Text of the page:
Seeing the “Sergeant Pepper” movie did, however, bring to mind recollections of my own youthful expectations about the future and my role in the world. In 1970, I produced the drawing above to illustrate a story that I was writing at school. My story was ambitiously set in the year 2461, but was inevitably a “product of its time”. The tower I drew was supposed to be a city, but it also happened to be a rocket. The style was clearly inspired by the claims of 1960s-era architects about future buildings, but my innovative design also incorporated the boosters from the first stage of the Saturn V spaceship!

Goldfinger or Glassfinger?

London Wall in the Rain, 1981

London Wall in the Rain, 1981

Respected architects of the post-war period, such as Le Corbusier, Walter Gropius, and Ernö Goldfinger claimed that twenty-first century cities would be “managed environments,” probably consisting of huge glass-clad skyscrapers. Many of these architects clearly saw the creation of such cities as being socially beneficial.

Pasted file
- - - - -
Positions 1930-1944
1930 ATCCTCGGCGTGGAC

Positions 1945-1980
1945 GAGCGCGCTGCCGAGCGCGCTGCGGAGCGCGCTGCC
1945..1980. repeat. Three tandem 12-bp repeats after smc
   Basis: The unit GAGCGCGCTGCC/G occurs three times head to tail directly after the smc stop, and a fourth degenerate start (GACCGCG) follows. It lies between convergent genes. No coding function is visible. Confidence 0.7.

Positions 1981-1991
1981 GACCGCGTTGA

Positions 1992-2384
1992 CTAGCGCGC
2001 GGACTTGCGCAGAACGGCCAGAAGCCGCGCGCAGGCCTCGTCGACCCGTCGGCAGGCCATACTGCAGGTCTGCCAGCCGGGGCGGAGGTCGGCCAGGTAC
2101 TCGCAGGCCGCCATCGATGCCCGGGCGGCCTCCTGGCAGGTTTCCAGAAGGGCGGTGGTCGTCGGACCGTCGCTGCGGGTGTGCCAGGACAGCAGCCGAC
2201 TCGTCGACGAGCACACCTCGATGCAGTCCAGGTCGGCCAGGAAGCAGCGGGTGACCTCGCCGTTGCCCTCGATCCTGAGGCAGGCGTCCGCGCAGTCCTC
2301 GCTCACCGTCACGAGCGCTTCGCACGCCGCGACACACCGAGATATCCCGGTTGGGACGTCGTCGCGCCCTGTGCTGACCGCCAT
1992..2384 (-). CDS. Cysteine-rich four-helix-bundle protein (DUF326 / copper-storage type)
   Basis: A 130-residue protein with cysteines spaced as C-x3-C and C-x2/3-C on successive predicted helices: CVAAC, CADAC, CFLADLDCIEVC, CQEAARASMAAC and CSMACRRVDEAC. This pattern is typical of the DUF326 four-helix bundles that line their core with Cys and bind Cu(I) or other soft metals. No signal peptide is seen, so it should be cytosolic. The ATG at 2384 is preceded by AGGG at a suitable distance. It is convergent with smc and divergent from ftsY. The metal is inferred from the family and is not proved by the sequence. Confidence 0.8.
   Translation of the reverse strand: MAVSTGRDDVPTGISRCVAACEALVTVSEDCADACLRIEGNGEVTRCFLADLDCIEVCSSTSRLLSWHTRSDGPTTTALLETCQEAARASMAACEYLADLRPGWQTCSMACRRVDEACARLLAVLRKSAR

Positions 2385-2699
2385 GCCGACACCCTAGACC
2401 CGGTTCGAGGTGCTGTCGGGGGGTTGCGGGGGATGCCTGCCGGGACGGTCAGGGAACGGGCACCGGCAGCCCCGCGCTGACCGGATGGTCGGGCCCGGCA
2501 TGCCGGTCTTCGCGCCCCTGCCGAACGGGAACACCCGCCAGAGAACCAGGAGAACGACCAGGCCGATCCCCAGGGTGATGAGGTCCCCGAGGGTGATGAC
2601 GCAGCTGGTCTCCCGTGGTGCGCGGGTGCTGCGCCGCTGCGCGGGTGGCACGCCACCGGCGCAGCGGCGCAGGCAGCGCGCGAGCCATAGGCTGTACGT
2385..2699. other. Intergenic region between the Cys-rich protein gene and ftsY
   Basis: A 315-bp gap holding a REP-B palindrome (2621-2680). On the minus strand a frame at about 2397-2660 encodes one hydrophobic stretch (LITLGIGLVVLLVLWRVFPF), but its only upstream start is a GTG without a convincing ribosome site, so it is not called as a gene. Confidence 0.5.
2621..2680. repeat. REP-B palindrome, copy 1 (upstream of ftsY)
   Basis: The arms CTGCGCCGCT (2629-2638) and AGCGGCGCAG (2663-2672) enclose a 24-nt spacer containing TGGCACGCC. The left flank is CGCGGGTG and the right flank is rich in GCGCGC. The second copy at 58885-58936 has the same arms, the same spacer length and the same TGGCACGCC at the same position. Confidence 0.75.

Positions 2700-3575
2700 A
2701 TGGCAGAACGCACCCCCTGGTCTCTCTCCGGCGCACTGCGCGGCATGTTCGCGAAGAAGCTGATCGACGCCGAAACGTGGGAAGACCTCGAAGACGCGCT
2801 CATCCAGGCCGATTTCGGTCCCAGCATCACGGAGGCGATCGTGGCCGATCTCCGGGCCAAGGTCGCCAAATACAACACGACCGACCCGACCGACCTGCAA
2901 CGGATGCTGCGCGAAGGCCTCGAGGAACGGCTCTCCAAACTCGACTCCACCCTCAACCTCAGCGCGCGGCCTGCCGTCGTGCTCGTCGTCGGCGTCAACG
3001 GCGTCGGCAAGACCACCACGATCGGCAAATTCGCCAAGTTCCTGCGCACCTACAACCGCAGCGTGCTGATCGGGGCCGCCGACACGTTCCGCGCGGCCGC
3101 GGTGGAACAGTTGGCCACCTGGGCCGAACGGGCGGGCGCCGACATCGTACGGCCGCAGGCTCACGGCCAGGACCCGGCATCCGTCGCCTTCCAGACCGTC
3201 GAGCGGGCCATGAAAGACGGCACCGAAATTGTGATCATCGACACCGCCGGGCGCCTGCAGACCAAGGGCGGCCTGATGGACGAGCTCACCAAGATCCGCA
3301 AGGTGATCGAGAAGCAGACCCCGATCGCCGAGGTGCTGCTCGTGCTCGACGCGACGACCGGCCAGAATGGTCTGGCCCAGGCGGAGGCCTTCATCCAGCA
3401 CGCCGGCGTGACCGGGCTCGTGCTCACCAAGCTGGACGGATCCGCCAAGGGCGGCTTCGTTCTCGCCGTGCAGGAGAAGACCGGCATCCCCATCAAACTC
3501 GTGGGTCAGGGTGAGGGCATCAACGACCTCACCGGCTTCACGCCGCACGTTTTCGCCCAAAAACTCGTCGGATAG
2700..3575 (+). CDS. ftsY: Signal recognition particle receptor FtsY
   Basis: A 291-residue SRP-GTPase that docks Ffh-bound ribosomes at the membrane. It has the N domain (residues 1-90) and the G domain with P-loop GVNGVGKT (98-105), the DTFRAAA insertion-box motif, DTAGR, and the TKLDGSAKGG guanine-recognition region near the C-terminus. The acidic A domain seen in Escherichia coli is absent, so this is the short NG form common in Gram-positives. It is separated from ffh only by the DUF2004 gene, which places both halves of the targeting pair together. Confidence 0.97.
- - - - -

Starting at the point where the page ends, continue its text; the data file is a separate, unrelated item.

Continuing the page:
Goldfinger himself wrote in 1941:

Cities can become centres of civilisation where men and women can live happy lives. The technical means exist to satisfy human needs. The will to plan must be aroused. There is no obstacle but ignorance and wickedness.

Creativity & the Tyranny of Good Intentions

The fact that I was encouraged to spend time writing such a fantastic story at school seems surprising in retrospect. I do recall that, during my primary schooling, there was significant emphasis on “creativity”, in that we were encouraged or even required to write and draw every day.